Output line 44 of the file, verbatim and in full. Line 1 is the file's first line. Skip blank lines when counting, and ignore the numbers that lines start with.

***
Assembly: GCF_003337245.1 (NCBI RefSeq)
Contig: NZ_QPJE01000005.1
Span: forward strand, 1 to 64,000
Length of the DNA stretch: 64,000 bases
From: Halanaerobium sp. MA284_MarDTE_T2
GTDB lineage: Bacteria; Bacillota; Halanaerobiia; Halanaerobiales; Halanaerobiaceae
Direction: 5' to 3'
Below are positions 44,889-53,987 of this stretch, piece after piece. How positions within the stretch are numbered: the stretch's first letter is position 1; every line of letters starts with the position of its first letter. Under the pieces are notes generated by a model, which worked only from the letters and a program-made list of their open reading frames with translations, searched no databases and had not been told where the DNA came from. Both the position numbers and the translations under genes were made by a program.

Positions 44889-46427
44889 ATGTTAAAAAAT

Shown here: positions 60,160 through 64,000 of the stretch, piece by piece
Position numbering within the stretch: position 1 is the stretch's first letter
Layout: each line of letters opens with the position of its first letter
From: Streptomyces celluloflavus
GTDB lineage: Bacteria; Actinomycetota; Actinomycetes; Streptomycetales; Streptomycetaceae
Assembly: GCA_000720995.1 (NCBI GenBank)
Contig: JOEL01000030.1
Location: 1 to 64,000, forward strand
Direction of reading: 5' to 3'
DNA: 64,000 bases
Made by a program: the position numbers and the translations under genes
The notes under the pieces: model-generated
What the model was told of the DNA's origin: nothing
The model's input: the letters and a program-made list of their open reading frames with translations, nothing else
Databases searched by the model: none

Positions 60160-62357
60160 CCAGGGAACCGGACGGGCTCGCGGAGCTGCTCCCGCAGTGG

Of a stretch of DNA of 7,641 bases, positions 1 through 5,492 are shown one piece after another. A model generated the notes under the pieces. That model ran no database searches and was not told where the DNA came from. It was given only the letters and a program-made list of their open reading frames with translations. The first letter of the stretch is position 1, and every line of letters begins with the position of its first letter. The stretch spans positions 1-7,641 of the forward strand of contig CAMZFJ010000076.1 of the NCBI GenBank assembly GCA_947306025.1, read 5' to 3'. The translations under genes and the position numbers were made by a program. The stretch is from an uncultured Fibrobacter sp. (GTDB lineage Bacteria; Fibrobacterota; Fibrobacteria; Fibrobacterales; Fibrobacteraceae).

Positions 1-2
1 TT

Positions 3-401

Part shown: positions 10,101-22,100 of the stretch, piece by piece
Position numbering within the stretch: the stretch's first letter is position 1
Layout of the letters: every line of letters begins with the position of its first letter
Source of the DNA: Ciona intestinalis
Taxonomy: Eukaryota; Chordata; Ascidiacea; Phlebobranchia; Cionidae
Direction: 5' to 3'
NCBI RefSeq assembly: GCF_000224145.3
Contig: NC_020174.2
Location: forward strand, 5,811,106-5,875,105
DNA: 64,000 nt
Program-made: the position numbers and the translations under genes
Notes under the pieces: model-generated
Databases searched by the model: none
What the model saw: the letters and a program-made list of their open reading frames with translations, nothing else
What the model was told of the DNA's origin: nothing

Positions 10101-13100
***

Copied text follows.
Databases searched by the model: none